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Stimulants in Chocolate That Are not Caffeine

author image Richard Nilsen
Richard Nilsen writes poetry, fiction, features and news stories in upstate New York. He was an emergency mental-health consultant for 20 years and directed a mentoring agency for a decade. Nilsen is a black-fly control technician in the Adirondack Park, where he enjoys hiking, biking and boating.
Stimulants in Chocolate That Are not Caffeine
A decadent plate of chocolate truffles. Photo Credit Анна Курзаева/iStock/Getty Images


Yearly, people eat about three million tons of cacao beans worldwide as chocolate, according to the U.S. Department of Agriculture. The Aztecs of Mexico made a bitter drink called “chocolatl” from cacao beans, maize and water. Today, cacao beans, milk solids and sucrose make up most chocolate foods. A variety of stimulants other than caffeine comprise dark chocolate, white chocolate, milk chocolate, cocoa or chocolate flavorings in candy, desserts and drinks.


Sugar (in combination with milk fat) in chocolate produces an explosion of endorphins and serotonin neurotransmitters in the brain, according to chocolate-chemistry.com. Sometimes referred to as a “sugar high,” the combination can be a mood elevator.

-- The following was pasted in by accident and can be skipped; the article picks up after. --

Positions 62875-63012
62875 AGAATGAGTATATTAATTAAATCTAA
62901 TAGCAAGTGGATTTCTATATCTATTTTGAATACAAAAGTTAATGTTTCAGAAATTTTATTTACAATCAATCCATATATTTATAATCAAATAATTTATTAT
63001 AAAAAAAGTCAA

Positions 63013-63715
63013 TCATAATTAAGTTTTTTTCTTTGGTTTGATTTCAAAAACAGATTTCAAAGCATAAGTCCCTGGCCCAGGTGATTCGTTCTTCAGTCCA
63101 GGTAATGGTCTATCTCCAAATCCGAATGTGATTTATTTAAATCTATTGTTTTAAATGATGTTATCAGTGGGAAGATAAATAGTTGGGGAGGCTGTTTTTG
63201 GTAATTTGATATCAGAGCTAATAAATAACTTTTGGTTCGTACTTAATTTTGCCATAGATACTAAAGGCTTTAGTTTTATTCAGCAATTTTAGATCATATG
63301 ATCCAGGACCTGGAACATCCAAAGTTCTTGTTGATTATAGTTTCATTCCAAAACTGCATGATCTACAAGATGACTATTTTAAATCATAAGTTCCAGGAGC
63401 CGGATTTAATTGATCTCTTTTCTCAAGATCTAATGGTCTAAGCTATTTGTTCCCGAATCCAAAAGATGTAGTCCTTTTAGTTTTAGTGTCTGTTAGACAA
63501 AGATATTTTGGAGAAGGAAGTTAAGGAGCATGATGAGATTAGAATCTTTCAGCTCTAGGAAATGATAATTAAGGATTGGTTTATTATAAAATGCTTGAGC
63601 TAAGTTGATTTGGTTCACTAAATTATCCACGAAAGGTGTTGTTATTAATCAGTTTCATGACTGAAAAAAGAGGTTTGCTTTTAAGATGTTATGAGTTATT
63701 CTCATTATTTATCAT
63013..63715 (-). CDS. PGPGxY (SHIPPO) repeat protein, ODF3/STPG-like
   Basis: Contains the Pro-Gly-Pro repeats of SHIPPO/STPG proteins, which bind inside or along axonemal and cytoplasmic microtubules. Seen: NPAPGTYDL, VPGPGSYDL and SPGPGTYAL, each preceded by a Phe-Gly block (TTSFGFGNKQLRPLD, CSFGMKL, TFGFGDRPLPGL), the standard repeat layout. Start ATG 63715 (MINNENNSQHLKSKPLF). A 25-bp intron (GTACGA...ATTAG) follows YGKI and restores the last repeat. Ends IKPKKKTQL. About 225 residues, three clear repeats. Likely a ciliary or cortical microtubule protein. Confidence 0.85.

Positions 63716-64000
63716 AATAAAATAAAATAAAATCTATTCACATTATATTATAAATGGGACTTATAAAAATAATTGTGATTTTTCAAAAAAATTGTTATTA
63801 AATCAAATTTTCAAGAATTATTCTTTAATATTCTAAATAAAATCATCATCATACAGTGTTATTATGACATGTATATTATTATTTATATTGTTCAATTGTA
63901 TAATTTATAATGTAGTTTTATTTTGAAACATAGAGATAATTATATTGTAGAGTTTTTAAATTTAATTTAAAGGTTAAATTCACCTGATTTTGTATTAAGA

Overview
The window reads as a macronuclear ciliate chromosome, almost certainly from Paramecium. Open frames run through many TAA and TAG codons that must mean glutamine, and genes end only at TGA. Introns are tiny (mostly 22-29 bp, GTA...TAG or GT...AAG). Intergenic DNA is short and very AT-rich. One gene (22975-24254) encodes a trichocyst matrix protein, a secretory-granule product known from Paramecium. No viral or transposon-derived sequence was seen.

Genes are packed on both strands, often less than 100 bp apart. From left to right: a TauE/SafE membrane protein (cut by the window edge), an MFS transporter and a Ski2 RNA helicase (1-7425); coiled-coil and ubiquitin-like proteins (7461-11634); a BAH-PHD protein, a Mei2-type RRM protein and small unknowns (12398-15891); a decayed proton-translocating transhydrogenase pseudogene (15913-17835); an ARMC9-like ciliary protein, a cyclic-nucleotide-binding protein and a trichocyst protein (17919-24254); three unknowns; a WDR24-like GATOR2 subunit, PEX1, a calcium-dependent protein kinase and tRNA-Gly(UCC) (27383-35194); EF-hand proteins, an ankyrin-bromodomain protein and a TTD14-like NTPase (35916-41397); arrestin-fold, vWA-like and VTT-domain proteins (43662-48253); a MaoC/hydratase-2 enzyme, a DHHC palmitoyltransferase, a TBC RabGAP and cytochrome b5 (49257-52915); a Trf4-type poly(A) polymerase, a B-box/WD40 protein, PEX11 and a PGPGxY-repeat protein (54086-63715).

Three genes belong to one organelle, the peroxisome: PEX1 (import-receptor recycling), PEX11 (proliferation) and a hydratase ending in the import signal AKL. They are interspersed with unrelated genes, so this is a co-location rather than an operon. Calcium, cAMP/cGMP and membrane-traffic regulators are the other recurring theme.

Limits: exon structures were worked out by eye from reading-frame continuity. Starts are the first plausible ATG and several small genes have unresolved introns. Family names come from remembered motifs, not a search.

Theobromine is an ingredient in chocolate that can stimulate a person, although it doesn’t affect the central nervous system like caffeine. Theobromine is about one-tenth the strength of caffeine and is a diuretic, and because of its ability to relax the bronchial muscles, can be used as a cough medicine. Theobromine can be toxic to dogs and cats.

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Phenylethylamine is another stimulant found in chocolate. According to the chocolate-chemistry.com, it has a similar chemistry to amphetamines. It releases dopamine in the brain at the mesolimbic pleasure center.


Anandamide can produce psychoactive stimulation as an endogenous cannabinoid, according to chocolate.org. However, it is present in such small amounts in chocolate that you would have to eat several pounds of chocolate to get any psychoactive stimulation. The Canadian Medical Association states that endogenous cannabinoids such as anandamide can have an analgesic (pain killing) effect.

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